Exposure to respirable coal mine dust varies greatly with the type of mining being carried out. Workers at underground mines are at much greater risk of coal worker’s pneumoconiosis due to the limitations of artificial ventilation systems and the confined spaces in which they are working, which typically means they are exposed to much higher levels of respirable coal mine dust. This was reflected in Shekarian et al.'s study, where 76% of cases of coal worker’s pneumoconiosis reported occurred in underground mineworkers, with 11% of cases reported in workers at surface mines and 13% in workers in other mine operations, mainly mills or preparation plants. Examination of the data chronologically confirmed the drop in the number of cases following the introduction of new tighter regulations in the 1970s, with a sunsequent rise in the number of cases from the 1990s onwards.
Geography is known to be a major factor when assessing exposure to respirable coal mine dust, as clusters of mines in different areas are targeting rocks with different geology, that produce different amounts and types of dust. The mines of Central Appalachia, for example, are known to produce more dust sources from non-coal rock strata than mines elsewhere in the US. Correspondingly, previous studies have shown that mineworkers in the eastern region of Appalachian coal field, which includes West Virginia and Pennsylvania, suffer higher rates of coal worker’s pneumoconiosis than miners in other parts of America.
Shekarian et al. found that, between 1986 and 2018, 106 counties in 16 states reported cases of coal worker’s pneumoconiosis, with the highest number of cases being reported in West Virginia, Kentucky, Virginia, and Pennsylvania. There are thought to be a number of contributing factors behind this, including a higher proportion of silica in respirable coal mine dust, caused by the mines in this region targeting thin coal seems in host rocks with high quarz contents, the smaller size of mining operations here, and a culture of working longer shifts in these mines, resulting in a higher daily exposure to dust.
Previous studies have found that mine size is a significant predictor of health issues in mineworkers in the US, with workers at smaller mines having higher rates of coal worker’s pneumoconiosis and abnormal lung functions, and that this is particularly true in Kentucky, Virginia, and West Virginia. It has been suggested that this is because smaller mining operations have fewer resources to invest in health and safety measures, and that concentrations of respirable coal mine dust will tend to be higher in smaller mines.
Shekarian et al. found that most mines in the US, both surface and above ground, are small in size (i.e. have less than 50 employees), but that most miners work at large mines (i.e. mines with more than 100 employees). Simply split by size category, a greater number of cases of coal worker’s pneumoconiosis occurred in miners working at large mines, but that individual miners were more likely to contract coal worker’s pneumoconiosis at smaller mines.
Coal seam thickness is considered to be another contributing factor for a high instance of coal worker’s pneumoconiosis, and varies from region to region depending on the local geology. The average coal seam thickness in the Central Appalachian Region is lower than in other regions in the US, and mines in this region which target thin coal seams are known to have a high instance of coal worker’s pneumoconiosis.
Shekarian et al. found that only 11% of US mines targeted thick coal seams, with medium seems being the type most often targeted by underground mines (44%) and thin seams the type most often targeted by surface mines (50%). Furthermore, more underground mines targeting medium coal seams reported cases of coal worker’s pneumoconiosis than underground mines targeting either thick or thin seams, while more overground mines targeting thick seams recorded cases than mines targeting medium or thin mines, but in both cases the greatest number of cases were reported at mines targeting thin seams.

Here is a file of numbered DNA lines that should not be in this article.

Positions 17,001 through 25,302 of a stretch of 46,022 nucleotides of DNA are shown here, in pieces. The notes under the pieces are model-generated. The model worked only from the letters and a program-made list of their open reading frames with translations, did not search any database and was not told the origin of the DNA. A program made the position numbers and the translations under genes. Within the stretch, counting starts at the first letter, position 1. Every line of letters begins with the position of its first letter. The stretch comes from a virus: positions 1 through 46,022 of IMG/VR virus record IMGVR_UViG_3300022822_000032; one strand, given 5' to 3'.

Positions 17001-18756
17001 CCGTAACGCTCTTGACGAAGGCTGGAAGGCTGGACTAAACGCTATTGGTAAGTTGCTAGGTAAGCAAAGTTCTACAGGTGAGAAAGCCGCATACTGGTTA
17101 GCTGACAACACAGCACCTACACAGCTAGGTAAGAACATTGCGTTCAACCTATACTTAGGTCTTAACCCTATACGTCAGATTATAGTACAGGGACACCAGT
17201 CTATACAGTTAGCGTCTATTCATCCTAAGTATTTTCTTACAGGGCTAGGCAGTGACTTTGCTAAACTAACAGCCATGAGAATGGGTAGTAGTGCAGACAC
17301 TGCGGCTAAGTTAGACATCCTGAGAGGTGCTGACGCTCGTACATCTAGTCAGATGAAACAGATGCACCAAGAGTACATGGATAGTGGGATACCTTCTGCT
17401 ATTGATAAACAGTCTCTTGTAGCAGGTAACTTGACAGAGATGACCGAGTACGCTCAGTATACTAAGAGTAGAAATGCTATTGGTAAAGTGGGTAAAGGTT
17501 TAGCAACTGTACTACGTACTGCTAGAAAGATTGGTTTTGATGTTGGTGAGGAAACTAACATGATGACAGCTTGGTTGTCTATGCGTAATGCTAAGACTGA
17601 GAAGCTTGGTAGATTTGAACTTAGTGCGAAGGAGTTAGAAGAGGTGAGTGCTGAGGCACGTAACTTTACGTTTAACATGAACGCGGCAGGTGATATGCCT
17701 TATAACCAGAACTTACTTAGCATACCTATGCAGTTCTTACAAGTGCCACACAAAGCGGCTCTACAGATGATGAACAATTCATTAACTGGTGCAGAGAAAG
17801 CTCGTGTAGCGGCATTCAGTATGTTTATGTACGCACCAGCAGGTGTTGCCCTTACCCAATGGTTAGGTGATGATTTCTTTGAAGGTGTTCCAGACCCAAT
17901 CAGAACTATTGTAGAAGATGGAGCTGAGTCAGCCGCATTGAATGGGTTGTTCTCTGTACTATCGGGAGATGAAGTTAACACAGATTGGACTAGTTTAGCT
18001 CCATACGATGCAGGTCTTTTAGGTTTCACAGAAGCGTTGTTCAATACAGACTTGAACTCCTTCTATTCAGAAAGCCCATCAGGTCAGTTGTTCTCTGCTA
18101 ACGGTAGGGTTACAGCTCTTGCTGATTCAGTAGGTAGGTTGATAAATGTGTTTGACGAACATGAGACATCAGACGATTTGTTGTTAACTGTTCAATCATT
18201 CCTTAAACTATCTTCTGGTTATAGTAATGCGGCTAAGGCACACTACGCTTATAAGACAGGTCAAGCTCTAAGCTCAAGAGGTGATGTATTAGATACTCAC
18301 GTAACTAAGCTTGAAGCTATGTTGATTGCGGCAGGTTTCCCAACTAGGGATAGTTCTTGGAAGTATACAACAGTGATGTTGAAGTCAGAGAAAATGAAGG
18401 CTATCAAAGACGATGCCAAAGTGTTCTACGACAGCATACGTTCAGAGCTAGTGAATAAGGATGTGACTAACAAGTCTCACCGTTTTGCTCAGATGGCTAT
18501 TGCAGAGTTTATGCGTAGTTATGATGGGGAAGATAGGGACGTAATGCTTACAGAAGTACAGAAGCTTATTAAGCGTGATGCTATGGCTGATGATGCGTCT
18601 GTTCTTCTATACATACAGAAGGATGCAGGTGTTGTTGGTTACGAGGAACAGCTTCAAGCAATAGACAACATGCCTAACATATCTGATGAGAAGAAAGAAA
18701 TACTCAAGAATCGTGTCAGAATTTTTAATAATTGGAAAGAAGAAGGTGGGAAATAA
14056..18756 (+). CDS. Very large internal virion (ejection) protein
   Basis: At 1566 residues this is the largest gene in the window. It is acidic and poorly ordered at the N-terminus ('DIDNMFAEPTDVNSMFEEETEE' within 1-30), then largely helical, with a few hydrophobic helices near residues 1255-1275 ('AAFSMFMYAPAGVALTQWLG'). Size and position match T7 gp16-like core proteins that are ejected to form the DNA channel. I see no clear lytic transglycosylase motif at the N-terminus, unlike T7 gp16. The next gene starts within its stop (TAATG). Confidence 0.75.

A connection between coal rank (the carbon content of coal, with anthracitic coals having a higher carbon content and therefore yielding more energy than bituminous or sub-bituminous coals) and the occurrence of coal worker’s pneumoconiosis. It has been suggested that the incidence of coal worker’s pneumoconiosis is higher among miners working with bituminous coals than those working with anthracitic coals, even where the levels of respirable coal mine dust remain the same. In the Appalachian Region bituminous coals typically have a high quartz content, which may account for this, although it has been suggested that the surface charge of coal dust particles may be different in mines working anthracitic and bituminous coals.
Examination of the available data by Shekarian et al. revealed that the vast majority (95%) of US coal mines target bituminous coals, with only 9 underground and 59 surface mines targeting anthracites in 2018. Around 95% of cases of coal worker’s pneumoconiosis occurred in mines targeting bituminous coals.
The re-appearance of coal worker’s pneumoconiosis among mineworkers in the US in the 1990s caused alarm among many medical workers and scientists studying the field. A number of studies have looked at different factors which might have led to this resurgence, but until Shekarian et al.'s work, no single study had attempted to look at all the possible causes together. Shekarian et al. collated 33 years of mine safety statistics collected by the Mine Safety and Health Administration. Their findings suggest that mine operation, geographic location, mine size, coal seam thickness, and coal rank all contribute to the health risks for underground mineworkers, while at surface mines the picture is less clear, with mine size, geographic location, coal rank, and seam height playing a role, but the correlation between instances and these factors being somewhat more complicated.